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2013 NHL Western Conference Finals Preview: Chicago Blackhawks vs. Los Angeles Kings

Graham Jenkins |
June 1, 2013 | 1:48 p.m. PDT

Staff Writer

Patrick Sharp leads the Blackhawks with seven goals in the playoffs. (DTKindler Photo/Creative Commons).
Patrick Sharp leads the Blackhawks with seven goals in the playoffs. (DTKindler Photo/Creative Commons).
After surviving a hard-fought seven game series against the San Jose Sharks, the Los Angeles Kings are still alive in defending their 2012 Stanley Cup. Unfortunately for the Kings, they have to face the Chicago Blackhawks in the Western Conference Finals.

No. 1 Chicago Blackhawks vs. No. 5 Los Angeles Kings

Series Series

  • Blackhawks won 2-1-0
Key Players
Both the Blackhawks and the Kings played difficult seven-game series against their opponents in the last round. The Kings won all four of their games at home against the Sharks, but could not steal a victory from the Sharks in San Jose. The Blackhawks fought back from a 3-1 series deficit to win the series, but had a lot more trouble getting pucks past the Detroit Red Wings' Jimmy Howard than they thought they would.
Unfortunately for the Blackhawks, Jonathan Quick has been the best goaltender yet again in these Stanley Cup Playoffs.
Unfortunately for the Kings, the Blackhawks have one of the most prolific offenses in the league, and they really love controlling the puck during all crucial points in the game.
The goaltender matchup between Chicago and Los Angeles favors Los Angeles in this series. Quick leads all goaltenders in the playoffs with a stellar 1.50 goals against average (GAA) and a .948 save percentage. He has three shutouts in the postseason, including two against the Sharks. On the opposite side of the rink, Crawford has performed in the playoffs slightly better than he did during the regular season, sporting a 1.70 GAA and a .938 save percentage. Crawford's GAA is second in the playoffs behind Quick, and his save percentage is third in the playoffs behind Quick and Pittsburgh's Tomas Vokoun.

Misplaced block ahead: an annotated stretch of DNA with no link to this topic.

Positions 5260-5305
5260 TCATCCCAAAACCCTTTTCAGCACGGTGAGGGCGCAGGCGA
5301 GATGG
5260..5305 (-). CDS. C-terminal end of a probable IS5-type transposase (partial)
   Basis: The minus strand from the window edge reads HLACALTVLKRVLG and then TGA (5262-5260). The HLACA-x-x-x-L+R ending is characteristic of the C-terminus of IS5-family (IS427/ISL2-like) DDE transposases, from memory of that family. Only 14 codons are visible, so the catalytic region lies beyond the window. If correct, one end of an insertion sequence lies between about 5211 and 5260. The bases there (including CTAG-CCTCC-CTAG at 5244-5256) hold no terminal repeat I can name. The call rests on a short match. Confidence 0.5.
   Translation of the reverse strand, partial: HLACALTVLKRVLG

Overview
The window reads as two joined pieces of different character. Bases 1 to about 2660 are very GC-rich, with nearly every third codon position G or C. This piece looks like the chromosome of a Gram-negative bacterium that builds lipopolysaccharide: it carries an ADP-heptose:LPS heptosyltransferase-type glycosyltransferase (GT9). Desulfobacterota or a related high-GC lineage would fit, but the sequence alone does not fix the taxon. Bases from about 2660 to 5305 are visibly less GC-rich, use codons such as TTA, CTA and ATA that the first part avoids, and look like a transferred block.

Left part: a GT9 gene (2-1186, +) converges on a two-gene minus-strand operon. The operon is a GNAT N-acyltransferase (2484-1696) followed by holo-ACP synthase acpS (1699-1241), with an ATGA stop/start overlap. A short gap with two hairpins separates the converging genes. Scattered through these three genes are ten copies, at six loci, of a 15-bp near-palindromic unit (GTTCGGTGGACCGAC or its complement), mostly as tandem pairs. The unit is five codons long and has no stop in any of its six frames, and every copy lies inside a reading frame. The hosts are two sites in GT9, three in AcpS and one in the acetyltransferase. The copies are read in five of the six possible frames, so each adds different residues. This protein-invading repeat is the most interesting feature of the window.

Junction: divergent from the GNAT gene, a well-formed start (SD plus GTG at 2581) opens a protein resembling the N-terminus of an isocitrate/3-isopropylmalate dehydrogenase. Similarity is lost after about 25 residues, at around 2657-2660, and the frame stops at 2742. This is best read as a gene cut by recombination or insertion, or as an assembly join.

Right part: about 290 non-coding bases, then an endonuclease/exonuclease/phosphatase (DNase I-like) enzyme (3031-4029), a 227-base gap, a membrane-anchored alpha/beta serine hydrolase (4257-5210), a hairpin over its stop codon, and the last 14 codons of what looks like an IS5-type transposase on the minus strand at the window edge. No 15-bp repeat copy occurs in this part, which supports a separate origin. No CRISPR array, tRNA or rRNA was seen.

Both goaltenders in this series are capable of carrying their teams, but if someone was to bet who would steal the series, (s)he would look at Quick.
As good as the Chicago Blackhawks have been during even strength, the same cannot be said about their power play. During the regular season, they converted 16.7 percent of their power play opportunities, and in the playoffs, they have converted 16.2 percent of their chances. It has been consistently average.
It won't be any easier for the Blackhawks against the Kings in that department, as Los Angeles shut down a very strong Sharks power play, surrendering four power play goals, all in San Jose, the entire series after the Sharks scored seven against the Canucks in the first round.
On the other side of the special teams spectrum, the Blackhawks have the best penalty killing unit in the playoffs at 97.6 percent, killing off 40 penalties while being shorthanded 41 times. The Kings' power play scored five goals against the Sharks in the second round, dramatically increasing its efficiency from 13.3 percent at the start of the series to 20 percent afterwards. At the rate the Blackhawks are killing penalties, it will be very difficult for the Kings to generate offense on the man advantage.